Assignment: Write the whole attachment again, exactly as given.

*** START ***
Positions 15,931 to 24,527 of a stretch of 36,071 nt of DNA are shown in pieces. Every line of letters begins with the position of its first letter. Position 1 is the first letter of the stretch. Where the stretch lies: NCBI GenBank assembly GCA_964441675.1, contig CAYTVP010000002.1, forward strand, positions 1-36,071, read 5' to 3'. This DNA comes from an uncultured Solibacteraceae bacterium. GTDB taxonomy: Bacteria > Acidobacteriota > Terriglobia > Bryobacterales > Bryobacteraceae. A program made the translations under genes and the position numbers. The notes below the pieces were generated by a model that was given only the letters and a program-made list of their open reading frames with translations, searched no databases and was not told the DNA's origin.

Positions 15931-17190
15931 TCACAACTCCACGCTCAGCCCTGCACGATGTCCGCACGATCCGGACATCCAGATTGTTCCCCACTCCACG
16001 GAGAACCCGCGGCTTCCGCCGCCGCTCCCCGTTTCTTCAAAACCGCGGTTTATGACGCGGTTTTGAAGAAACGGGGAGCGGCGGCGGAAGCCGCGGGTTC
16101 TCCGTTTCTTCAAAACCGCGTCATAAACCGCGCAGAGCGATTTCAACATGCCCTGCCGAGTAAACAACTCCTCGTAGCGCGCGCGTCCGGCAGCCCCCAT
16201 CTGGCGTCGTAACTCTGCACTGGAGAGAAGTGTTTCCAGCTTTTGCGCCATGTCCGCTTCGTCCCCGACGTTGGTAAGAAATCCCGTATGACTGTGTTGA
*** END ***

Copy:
Positions 15,931 to 24,527 of a stretch of 36,071 nt of DNA are shown in pieces. Every line of letters begins with the position of its first letter. Position 1 is the first letter of the stretch. Where the stretch lies: NCBI GenBank assembly GCA_964441675.1, contig CAYTVP010000002.1, forward strand, positions 1-36,071, read 5' to 3'. This DNA comes from an uncultured Solibacteraceae bacterium. GTDB taxonomy: Bacteria > Acidobacteriota > Terriglobia > Bryobacterales > Bryobacteraceae. A program made the translations under genes and the position numbers. The notes below the pieces were generated by a model that was given only the letters and a program-made list of their open reading frames with translations, searched no databases and was not told the DNA's origin.

Positions 15931-17190
15931 TCACAACTCCACGCTCAGCCCTGCACGATGTCCGCACGATCCGGACATCCAGATTGTTCCCCACTCCACG
16001 GAGAACCCGCGGCTTCCGCCGCCGCTCCCCGTTTCTTCAAAACCGCGGTTTATGACGCGGTTTTGAAGAAACGGGGAGCGGCGGCGGAAGCCGCGGGTTC
16101 TCCGTTTCTTCAAAACCGCGTCATAAACCGCGCAGAGCGATTTCAACATGCCCTGCCGAGTAAACAACTCCTCGTAGCGCGCGCGTCCGGCAGCCCCCAT
16201 CTGGCGTCGTAACTCTGCACTGGAGAGAAGTGTTTCCAGCTTTTGCGCCATGTCCGCTTCGTCCCCGACGTTGGTAAGAAATCCCGTATGACTGTGTTGA